Facebook will stop displaying red flags next to factually inaccurate articles as it believes doing so is an ineffective way to combat misinformation, the social media giant said Wednesday. Instead of literally flagging such articles as disputed, the company has now implemented a new system that will show work debunking fake news under a "Related Articles" section beneath the original story. Such writing and reporting will usually be authored by fact-checkers who were tasked with investigating the credibility of any given story by Facebook after its machine learning technologies determined it might be false.
The move comes following a nine-month period of Facebook flagging fake news, with the company concluding that displaying such strong images like red flags near articles actually has the potential to entrench someone's factually inaccurate beliefs. Displaying articles disproving such stories in the form of additional context is a more effective way to combat misinformation, Facebook says, citing unspecified academic research. The firm also started a project seeking to explore the manner in which people estimate the accuracy of information they receive from their news sources, with the initiative being primarily aimed at allowing it to better measure its success in combating misinformation and isn't expected to result in any user-facing changes in the near term.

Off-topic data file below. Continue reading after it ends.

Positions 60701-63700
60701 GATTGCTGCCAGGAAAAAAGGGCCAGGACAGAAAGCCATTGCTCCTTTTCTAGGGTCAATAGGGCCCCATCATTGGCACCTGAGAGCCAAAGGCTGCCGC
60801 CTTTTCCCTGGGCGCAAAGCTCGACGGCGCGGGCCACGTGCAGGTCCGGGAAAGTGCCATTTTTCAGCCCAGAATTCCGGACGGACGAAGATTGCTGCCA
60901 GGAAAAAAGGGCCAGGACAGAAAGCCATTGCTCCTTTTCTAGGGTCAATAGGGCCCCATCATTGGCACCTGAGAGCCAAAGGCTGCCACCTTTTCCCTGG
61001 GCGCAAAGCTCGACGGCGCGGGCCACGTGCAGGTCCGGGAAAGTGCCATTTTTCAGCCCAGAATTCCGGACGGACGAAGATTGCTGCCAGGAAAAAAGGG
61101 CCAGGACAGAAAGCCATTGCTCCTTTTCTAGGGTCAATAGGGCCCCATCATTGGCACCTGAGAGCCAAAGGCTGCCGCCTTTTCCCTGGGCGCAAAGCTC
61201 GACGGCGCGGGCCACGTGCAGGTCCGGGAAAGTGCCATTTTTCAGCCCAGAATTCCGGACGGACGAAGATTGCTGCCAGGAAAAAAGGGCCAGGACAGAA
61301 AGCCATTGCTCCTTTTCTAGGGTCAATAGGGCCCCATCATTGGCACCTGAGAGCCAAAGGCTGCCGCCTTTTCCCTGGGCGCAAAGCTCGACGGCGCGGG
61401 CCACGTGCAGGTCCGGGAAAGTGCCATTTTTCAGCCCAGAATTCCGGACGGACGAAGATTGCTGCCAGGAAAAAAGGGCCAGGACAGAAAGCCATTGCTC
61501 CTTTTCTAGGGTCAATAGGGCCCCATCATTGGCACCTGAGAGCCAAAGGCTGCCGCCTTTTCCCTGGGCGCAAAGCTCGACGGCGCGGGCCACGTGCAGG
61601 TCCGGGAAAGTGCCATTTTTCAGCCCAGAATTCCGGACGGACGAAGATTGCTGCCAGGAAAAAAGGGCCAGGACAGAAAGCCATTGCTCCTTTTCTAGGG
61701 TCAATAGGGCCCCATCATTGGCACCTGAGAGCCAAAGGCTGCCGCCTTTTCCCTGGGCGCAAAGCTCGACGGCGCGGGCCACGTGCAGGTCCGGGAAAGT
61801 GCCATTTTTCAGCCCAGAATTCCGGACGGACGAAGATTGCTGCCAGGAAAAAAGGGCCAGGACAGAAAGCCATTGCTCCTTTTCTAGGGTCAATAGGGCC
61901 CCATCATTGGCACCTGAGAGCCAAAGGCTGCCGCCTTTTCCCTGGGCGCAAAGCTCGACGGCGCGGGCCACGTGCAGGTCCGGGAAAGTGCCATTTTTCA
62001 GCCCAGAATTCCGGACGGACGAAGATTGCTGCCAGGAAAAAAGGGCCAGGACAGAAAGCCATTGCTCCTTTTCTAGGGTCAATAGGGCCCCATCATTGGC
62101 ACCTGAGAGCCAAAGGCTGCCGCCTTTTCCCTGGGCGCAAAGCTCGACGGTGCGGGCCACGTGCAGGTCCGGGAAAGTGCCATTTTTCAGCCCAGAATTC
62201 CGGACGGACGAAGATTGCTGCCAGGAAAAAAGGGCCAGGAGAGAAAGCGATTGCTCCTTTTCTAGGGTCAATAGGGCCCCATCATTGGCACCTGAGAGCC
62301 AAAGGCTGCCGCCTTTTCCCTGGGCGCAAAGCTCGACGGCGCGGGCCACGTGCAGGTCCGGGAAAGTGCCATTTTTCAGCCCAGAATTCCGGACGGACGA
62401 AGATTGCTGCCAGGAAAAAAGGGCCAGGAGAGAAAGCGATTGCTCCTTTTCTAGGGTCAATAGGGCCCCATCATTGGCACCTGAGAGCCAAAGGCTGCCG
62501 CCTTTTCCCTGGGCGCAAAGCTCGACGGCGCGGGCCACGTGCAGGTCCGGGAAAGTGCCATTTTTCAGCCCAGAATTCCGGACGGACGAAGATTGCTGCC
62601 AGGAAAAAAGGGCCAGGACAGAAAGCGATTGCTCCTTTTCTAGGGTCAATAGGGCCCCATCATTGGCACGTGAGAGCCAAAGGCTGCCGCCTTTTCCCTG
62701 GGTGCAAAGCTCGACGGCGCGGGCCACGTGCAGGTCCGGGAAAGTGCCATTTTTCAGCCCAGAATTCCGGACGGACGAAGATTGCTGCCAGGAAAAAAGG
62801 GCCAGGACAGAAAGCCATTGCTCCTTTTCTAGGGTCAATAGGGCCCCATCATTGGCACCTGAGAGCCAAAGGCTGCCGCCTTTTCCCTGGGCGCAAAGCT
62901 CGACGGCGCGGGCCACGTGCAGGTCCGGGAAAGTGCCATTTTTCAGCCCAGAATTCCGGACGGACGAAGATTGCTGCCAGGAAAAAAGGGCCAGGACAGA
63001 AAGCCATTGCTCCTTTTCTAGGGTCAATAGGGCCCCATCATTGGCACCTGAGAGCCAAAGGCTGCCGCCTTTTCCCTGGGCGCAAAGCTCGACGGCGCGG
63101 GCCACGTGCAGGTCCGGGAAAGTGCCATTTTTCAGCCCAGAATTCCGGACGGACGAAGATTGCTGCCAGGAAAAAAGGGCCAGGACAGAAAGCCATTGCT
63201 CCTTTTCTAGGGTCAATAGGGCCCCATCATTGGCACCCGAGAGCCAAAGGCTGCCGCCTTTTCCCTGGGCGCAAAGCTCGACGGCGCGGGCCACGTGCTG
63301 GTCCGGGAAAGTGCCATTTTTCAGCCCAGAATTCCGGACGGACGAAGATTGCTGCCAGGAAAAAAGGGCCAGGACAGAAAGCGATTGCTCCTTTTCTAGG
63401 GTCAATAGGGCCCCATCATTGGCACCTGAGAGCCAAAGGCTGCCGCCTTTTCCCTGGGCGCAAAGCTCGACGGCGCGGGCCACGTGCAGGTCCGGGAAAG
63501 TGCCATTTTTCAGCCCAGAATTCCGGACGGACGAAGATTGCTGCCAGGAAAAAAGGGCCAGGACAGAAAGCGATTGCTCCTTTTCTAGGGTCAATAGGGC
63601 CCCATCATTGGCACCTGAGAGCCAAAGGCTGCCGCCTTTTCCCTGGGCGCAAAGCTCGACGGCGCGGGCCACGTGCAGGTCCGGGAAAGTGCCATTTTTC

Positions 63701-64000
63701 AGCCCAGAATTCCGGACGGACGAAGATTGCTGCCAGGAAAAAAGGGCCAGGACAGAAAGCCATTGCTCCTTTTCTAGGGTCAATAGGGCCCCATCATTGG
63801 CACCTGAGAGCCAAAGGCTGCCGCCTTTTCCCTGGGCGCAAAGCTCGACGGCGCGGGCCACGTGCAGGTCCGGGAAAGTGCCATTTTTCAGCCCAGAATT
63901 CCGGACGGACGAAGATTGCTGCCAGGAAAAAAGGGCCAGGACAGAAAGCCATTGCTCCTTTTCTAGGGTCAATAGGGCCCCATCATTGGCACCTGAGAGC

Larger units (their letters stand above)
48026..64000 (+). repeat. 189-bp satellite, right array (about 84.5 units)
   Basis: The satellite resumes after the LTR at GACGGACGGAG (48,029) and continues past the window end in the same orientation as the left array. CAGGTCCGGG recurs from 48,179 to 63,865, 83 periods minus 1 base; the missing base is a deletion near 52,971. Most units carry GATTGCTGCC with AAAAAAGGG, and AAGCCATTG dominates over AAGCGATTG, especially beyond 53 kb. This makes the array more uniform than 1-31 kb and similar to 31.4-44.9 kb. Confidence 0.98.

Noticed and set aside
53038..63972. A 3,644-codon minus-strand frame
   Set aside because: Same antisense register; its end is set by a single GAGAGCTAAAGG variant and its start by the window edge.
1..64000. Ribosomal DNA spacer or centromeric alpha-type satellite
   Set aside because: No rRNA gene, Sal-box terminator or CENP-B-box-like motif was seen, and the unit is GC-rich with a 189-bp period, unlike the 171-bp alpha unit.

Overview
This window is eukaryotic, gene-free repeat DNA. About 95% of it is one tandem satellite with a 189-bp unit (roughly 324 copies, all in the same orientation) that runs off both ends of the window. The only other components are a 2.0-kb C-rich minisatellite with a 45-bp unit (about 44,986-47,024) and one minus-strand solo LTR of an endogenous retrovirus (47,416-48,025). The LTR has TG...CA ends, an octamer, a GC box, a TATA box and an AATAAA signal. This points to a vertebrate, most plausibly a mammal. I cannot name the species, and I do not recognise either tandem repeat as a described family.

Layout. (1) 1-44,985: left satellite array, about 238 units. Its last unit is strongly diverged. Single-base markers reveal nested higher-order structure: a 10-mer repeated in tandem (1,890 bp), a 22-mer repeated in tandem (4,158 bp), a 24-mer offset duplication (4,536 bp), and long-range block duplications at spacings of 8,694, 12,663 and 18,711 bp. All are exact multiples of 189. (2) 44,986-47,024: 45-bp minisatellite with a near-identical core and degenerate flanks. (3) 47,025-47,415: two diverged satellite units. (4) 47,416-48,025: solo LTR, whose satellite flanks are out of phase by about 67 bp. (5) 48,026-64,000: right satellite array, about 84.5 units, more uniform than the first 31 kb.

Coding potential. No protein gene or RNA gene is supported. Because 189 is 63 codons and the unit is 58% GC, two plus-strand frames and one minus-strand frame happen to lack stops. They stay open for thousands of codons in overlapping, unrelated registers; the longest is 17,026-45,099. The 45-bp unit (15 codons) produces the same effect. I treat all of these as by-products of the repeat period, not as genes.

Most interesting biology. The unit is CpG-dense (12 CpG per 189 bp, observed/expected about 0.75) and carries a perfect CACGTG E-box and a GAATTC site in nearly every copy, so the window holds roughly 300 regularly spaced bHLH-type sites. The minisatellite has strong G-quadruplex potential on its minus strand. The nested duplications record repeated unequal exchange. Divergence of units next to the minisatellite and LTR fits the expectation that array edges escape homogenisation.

The development corresponds with recent reports that Facebook's existing efforts to fight fake news are largely ineffective and a change of direction may be needed, though the company remains adamant it's making significant progress and expects to continue doing so going forward. Facebook says the new mechanism is able to reduce the distribution of fake news by approximately 80 percent after such stories are positively identified but the current process still takes three days on average, whereas the majority of impressions generated by articles spreading misinformation happen beforehand. The Menlo Park, California-based Internet giant is presently working to speed up that process but has yet to provide more details on its efforts to do so. Facebook has been facing significant public pressure to combat fake news following the 2016 presidential election in the United States and concerns about the role played by its social network in the widely reported Russian misinformation campaign seeking to meddle in the U.S. democratic process.